PHILLY BOXING HISTORY - April 08, 2017  
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Story by John DiSanto
Photos by Darryl Cobb Jr. /


Jason Sosa's dream streak at the top of the junior lightweight division ended Saturday night at the new MGM National Harbor in Oxon Hill, MD. After establishing himself as a real factor at 130 pounds after three performances

In the main event at the MGM National Harbor, WBO junior lightweight champion Vasyl Lomachenko, 8-1, 6 KOs, stopped Camden, NJ's Jason Sosa, 20-2-4, 15 KOs, at the end of round nine to defend his world title. For Sosa, it was the end of a dream streak of three brilliant performances that began in December 2015 and stretched for almost sixteen months.

Sosa’s run included three fights, all upsets, which put Sosa on the map at 130 pounds, earned him a world championship, and saw him defend the belt once. However, hopes to defy the odds once again, this time against the top dog at junior lightweight, did not materialize on the HBO nationally televised bout.

There wasn’t an expert that gave Sosa much of a chance in the fight. Despite his work ethic, experience, winning attitude, and serious career momentum, most felt the skill deficit between the two fighters was just too wide to allow Sosa to pull another shocker. As it turned out, this theory was correct. However, Sosa proved his toughness, his heart, and his willingness to face the very best.

In the fight, Lomachenko dominated the action from the opening bell and won every round of the fight. Sosa fought tough, pressed the action often, but had great difficulty landing on the stylish Ukrainian star.

The third round was perhaps Sosa's best of the fight, but it was also the frame when his eyes began to swell, especially his left, which worsened as the fight progressed. Most of the rounds followed the same pattern. Lomachenko controlled the action with his southpaw style. He jabbed, he moved, and he landed hard punches, while Sosa tried to press him. However, Sosa had trouble landing the many power punches he launched in the champ’s direction. Over time, Lomachenko’s punches and finesse wore Sosa down and left him susceptible for even more punishment.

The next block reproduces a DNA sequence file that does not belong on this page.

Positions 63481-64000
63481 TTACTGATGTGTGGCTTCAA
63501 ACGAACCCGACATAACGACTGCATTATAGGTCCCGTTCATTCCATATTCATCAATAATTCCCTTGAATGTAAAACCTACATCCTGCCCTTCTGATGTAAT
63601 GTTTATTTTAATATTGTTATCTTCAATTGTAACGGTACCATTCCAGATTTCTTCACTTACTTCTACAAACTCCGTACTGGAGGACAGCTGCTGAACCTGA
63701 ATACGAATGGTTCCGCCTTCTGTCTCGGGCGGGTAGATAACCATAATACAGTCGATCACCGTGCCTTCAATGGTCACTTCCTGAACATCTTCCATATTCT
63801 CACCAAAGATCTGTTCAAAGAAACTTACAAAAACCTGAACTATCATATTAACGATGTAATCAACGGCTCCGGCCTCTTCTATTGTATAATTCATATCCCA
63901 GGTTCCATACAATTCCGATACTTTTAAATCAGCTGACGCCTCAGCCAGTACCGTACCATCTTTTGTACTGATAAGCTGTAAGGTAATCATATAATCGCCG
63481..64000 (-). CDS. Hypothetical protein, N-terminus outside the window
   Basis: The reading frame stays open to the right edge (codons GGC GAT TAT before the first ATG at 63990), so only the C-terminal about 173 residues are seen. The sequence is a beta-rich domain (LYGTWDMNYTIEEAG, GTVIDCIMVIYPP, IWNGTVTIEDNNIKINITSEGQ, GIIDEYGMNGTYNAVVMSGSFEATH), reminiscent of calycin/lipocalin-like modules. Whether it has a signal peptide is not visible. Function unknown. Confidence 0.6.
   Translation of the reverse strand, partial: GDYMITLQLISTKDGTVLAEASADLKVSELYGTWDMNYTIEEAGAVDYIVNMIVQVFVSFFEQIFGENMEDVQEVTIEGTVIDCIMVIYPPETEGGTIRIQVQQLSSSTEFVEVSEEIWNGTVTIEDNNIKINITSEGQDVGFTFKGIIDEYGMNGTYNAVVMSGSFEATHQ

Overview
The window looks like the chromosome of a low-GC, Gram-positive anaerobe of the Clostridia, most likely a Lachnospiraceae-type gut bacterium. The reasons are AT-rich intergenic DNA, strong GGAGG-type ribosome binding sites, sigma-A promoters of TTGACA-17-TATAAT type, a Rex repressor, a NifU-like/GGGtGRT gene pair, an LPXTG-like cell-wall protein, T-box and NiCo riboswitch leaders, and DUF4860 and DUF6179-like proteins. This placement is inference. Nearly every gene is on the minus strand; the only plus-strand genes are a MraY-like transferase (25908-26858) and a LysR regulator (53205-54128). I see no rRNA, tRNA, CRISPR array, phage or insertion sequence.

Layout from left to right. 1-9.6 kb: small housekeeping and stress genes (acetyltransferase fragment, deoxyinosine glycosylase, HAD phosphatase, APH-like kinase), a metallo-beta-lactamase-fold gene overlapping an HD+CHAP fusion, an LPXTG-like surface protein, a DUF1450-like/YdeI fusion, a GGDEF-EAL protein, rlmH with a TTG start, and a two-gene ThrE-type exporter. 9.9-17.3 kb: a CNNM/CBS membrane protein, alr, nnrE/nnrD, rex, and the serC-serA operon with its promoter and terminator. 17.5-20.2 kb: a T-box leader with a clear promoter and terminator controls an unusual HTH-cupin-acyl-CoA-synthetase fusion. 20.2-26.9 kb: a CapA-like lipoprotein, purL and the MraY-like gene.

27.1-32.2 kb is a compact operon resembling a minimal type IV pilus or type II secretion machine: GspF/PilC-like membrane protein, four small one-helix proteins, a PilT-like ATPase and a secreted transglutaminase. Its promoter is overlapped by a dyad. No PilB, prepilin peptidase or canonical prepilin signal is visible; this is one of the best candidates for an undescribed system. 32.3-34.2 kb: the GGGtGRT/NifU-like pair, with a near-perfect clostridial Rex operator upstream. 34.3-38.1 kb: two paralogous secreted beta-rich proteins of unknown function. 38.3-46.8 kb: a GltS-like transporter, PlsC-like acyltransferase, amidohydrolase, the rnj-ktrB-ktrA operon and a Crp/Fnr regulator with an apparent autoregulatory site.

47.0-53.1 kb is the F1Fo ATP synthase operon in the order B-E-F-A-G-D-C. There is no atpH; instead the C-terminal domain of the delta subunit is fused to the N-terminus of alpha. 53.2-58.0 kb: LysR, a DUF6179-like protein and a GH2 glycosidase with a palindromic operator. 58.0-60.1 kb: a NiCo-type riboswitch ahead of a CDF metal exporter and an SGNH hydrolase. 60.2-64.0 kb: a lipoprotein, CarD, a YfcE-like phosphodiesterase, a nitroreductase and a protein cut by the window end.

In round eight, Lomachenko hurt Sosa badly and the challenger remained woozy for an extended period. Had referee Kenny Chevalier stepped in at this point, no one would have argued. However, the ref held off and so Lomachenko kept dishing out the punishment. The always-tough Sosa absorbed the beating and remained solidly on his feet throughout. Despite Sosa’s durability, the session was so decisive in Loma’s favor that I scored the round 10-8. None of the official judges agreed with this.

Between rounds, Sosa’s trainer, Raul Rivas, clearly told Jason that he needed to show him that the fight should continue, and gave him one more round to do it. 

However, round nine was more of the same. So, after Lomachenko administered another full three minutes of punishment, Sosa's trainer wisely asked the referee to halt the contest before the bell sounded for the tenth. The official time of the TKO was 3:00 of round nine.

"It was the accumulation of punches,” Rivas said. “I didn't want to see him get hurt. So I stopped the fight.”  

It was a very good decision. Sosa needed to be saved from further abuse. A fighter like Sosa will not stop trying, even when it is to his detriment. Fighters fight, and that’s what Sosa did against Lomachenko.

"I came to show my "High Tech" style and to prove that I am the best fighter in the world," Lomachenko said after his victory. "I think I did my job." 

With the win, Lomachenko continued to build his growing legacy. Sosa deserves credit for stepping up and fighting the man no one else seemed to want to face. Sosa took the fight in stride, did his best, but fell short.